Top 10 careers to consider in broadband

Over 42 million people are estimated to still not have access to broadband in the US alone — a figure even greater than previously projected by the FCC. And while the global pandemic catalyzed an already growing demand for broadband access as a household necessity — a gap still remains.   

But closing this gap and bringing broadband access to the unconnected requires a new labor force of over 200,000 broadband workers. From fiber optics to cell tower construction, here are 10 broadband careers currently in demand and worth looking into: 

1. Network Technician: designs, implements and maintains high-speed broadband networks, ensuring optimal performance and reliability to support internet connectivity for homes, businesses and communities. They configure network hardware, troubleshoot issues and collaborate with cross-functional teams to deliver and enhance broadband services. Learn more.  

2. Telecommunications Technician: responsible for installing, maintaining and repairing telecommunications equipment and systems. This may range across a number of fields including fiber optics and wireless broadband methods like cell towers. The US Bureau of Labor Statistics reports that openings in this field are expected to grow greatly over the next eight years. 

3. Equipment Operator: operates heavy machinery and equipment to install, maintain and repair broadband infrastructure. Beyond equipment operation, the role requires being a good and open communicator with construction teams for ensuring safety standard compliance and project efficiency.     

4. Trenching Operator or “Trencher”: operates trenching equipment to excavate trenches for burying cables and conduits. These professionals are typically part of construction crews responsible for installing underground infrastructure, such as fiber optic cables, coaxial cables and ductwork to support broadband networks. 

5. Broadband Support (customer service representative): assists customers with technical issues related to broadband services (such as fiber to the home), troubleshoots connectivity problems and provides guidance on solution possibilities. They may also help dispatch technicians to report to that location should the network issue persist. Learn more.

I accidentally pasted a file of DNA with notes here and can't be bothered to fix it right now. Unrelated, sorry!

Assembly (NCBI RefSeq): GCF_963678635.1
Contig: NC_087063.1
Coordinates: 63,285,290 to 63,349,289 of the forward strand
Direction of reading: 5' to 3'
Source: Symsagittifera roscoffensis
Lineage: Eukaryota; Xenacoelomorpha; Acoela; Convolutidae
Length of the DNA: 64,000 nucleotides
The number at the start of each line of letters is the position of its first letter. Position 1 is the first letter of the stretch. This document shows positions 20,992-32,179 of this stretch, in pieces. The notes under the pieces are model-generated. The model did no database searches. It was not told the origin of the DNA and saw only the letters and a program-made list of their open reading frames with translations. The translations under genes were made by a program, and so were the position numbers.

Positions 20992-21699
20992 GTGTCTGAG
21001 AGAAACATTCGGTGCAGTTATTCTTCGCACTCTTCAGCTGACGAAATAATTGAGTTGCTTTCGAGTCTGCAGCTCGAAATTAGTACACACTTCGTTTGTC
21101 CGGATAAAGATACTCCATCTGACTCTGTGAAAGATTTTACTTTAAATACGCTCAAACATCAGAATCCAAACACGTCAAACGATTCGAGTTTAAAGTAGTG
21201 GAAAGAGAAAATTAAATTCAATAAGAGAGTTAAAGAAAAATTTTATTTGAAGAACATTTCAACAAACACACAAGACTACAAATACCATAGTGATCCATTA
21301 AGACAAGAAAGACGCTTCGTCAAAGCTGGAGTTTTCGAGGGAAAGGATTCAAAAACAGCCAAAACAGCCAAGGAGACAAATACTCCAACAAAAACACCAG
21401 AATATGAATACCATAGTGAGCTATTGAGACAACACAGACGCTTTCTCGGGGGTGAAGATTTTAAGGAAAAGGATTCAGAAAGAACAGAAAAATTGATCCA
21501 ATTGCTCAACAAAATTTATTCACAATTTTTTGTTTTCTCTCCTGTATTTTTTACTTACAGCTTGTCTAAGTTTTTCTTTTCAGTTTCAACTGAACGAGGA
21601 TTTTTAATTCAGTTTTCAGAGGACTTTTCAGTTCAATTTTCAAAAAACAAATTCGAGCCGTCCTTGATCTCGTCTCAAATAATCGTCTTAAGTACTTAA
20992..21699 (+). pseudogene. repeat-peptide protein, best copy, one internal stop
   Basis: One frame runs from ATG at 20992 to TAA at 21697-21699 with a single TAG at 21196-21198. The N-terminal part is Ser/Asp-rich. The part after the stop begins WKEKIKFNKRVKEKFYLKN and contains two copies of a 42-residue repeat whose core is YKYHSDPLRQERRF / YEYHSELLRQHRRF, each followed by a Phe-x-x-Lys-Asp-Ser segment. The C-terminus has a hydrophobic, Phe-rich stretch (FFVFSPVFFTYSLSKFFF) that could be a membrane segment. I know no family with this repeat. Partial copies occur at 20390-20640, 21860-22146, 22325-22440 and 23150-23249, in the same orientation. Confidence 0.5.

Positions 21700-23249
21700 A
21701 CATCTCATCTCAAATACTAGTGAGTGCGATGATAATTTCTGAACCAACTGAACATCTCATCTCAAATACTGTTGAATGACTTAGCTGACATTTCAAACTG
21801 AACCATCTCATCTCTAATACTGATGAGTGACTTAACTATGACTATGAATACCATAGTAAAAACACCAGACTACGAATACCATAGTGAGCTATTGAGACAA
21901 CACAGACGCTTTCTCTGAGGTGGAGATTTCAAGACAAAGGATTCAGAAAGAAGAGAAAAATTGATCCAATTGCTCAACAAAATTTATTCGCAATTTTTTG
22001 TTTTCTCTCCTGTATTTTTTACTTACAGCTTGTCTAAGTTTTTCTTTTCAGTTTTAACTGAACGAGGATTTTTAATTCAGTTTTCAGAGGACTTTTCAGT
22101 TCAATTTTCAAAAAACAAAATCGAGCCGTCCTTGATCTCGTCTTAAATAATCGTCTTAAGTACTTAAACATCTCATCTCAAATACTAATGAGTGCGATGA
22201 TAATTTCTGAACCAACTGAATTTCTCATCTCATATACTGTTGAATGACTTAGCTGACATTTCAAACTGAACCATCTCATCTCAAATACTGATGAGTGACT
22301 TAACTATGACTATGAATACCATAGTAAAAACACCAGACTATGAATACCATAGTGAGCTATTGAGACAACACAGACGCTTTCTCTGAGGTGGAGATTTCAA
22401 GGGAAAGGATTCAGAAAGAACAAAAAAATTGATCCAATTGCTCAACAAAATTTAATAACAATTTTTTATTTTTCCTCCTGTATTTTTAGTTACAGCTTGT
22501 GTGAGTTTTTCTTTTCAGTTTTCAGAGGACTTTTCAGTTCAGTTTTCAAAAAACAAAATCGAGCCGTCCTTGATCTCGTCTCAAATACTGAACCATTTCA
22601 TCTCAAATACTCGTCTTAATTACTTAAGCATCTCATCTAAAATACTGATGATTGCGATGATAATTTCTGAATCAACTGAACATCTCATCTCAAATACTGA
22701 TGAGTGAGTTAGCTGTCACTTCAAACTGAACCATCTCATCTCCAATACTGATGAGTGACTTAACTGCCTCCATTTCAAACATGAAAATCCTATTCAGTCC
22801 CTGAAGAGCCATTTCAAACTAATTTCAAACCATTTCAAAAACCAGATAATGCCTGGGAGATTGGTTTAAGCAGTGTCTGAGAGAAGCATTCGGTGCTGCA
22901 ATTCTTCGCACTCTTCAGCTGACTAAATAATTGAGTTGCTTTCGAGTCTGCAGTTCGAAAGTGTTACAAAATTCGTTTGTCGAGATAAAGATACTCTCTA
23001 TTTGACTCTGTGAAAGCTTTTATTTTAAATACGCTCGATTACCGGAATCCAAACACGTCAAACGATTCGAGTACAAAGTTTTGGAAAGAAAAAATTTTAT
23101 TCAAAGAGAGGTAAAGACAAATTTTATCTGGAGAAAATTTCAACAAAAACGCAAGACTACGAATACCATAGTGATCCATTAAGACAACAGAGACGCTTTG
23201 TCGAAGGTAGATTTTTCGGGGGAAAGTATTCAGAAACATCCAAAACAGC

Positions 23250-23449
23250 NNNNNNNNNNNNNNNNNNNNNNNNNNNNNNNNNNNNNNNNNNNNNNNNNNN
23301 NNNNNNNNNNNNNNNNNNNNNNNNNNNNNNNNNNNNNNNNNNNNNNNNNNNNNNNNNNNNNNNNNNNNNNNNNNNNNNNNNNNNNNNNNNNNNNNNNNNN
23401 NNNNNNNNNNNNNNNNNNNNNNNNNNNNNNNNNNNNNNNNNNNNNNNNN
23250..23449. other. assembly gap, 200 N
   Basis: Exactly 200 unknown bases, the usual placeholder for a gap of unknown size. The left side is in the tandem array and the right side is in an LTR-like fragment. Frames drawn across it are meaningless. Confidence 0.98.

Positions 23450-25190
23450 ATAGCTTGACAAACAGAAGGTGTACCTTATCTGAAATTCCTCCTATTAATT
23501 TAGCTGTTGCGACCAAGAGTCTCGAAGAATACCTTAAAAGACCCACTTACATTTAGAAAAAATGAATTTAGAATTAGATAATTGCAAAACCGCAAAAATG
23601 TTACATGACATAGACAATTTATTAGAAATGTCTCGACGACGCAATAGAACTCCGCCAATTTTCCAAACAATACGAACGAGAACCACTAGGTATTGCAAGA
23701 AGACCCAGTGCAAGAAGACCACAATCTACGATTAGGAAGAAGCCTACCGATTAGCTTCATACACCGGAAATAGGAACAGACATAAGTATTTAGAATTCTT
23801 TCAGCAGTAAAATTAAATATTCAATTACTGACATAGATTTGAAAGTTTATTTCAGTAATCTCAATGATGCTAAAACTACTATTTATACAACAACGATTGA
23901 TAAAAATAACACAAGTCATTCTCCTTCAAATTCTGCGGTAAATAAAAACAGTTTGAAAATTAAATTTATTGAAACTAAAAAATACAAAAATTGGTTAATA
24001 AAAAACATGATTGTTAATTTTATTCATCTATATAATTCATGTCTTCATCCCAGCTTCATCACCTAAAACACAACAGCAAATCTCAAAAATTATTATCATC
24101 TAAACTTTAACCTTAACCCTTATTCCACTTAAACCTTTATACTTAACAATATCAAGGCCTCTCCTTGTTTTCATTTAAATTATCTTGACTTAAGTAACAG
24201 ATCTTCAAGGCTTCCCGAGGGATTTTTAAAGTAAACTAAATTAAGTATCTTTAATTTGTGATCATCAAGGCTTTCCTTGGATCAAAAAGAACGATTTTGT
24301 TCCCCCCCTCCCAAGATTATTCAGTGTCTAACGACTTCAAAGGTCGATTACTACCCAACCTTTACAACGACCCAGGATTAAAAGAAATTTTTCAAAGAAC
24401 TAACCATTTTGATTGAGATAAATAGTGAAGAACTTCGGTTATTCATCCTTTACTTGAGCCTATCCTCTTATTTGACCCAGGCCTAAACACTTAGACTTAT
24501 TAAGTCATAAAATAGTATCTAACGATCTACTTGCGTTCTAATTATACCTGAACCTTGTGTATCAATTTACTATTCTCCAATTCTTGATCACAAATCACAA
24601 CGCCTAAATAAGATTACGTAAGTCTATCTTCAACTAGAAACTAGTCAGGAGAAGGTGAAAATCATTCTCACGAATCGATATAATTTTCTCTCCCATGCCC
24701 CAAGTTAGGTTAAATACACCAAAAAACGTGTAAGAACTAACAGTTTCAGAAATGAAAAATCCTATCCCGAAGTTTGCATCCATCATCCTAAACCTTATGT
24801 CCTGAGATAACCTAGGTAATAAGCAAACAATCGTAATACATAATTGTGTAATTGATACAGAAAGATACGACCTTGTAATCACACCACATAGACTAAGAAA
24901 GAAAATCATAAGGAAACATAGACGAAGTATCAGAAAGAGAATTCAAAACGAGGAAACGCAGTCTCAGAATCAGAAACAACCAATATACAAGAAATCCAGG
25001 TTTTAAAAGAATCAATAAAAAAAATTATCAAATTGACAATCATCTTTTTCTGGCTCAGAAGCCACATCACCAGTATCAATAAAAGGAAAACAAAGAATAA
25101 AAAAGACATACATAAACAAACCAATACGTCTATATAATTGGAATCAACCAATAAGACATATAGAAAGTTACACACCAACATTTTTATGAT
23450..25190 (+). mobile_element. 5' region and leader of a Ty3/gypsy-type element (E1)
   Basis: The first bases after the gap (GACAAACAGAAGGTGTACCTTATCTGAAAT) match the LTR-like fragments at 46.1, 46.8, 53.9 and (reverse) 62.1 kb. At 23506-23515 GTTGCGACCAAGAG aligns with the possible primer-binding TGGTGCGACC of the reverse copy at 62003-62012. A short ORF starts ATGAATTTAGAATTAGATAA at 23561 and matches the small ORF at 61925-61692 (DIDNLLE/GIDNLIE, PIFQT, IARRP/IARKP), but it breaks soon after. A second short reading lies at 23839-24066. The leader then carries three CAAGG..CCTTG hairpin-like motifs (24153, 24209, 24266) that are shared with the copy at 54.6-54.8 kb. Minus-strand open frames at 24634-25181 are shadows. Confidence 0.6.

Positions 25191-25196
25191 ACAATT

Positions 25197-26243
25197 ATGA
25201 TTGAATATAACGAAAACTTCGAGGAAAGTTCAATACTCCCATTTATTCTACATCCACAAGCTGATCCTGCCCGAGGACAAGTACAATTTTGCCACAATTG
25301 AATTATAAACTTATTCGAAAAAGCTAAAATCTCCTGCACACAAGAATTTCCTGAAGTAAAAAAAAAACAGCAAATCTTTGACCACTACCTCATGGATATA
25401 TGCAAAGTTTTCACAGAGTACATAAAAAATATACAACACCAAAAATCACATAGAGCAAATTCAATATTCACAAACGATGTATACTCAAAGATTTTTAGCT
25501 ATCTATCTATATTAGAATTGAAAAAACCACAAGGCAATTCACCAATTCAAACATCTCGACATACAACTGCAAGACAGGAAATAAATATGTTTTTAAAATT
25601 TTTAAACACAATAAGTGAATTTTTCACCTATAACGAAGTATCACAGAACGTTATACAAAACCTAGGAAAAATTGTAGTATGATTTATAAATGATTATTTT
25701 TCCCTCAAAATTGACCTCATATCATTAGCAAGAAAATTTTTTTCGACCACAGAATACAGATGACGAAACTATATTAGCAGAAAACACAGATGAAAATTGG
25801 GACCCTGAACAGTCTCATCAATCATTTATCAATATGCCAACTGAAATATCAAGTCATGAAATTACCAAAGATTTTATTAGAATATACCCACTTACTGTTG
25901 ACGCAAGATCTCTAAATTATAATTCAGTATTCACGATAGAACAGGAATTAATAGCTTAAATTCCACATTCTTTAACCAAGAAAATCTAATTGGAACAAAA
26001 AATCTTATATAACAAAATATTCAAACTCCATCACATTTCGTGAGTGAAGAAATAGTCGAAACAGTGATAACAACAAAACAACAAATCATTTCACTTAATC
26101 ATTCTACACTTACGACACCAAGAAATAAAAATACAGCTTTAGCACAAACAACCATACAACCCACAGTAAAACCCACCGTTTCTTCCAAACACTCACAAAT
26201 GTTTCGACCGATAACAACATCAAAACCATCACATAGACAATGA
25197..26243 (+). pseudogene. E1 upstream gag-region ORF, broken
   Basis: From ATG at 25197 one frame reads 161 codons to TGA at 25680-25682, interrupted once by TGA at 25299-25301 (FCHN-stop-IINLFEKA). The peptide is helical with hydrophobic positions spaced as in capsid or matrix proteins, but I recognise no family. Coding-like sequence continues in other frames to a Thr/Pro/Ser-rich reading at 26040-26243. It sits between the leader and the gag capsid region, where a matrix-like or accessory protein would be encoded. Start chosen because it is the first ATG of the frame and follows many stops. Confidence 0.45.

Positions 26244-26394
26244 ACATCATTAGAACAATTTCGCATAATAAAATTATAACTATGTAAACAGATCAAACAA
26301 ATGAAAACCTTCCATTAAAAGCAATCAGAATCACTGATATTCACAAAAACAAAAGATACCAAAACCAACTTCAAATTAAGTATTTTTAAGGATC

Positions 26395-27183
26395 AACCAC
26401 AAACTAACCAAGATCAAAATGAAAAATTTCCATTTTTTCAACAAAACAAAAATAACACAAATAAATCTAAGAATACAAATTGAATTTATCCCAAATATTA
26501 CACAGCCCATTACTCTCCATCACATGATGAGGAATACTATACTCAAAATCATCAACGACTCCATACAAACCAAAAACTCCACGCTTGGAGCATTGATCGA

6. Network Architect and Coordinator: designs and plans the architecture of computer networks. The role is crucial in ensuring that network infrastructures meet the requirements of organizations in terms of performance, scalability, reliability and security.  

7. Structural Engineer: designs and assesses the infrastructure needed for supporting broadband networks. Structural engineers may not directly work on the technical aspects of broadband networks, but they are involved in designing the physical structures that support the infrastructure.     

8. Broadband Surveyor: conducts site surveys, collects data and creates maps to assess terrain and plan optimal routes for broadband network deployment. Using software, they create detailed technical drawings and schematics based on survey data to supporting the design, documentation and planning of projects.  

9. Radio Frequency (RF) and Field Engineer: works on designing, optimizing and maintaining radio frequency systems and equipment used in wireless communication networks. 

10. Master Electrician: installs, maintains and troubleshoots electrical systems supporting broadband network equipment, ensuring compliance with safety standards and regulations.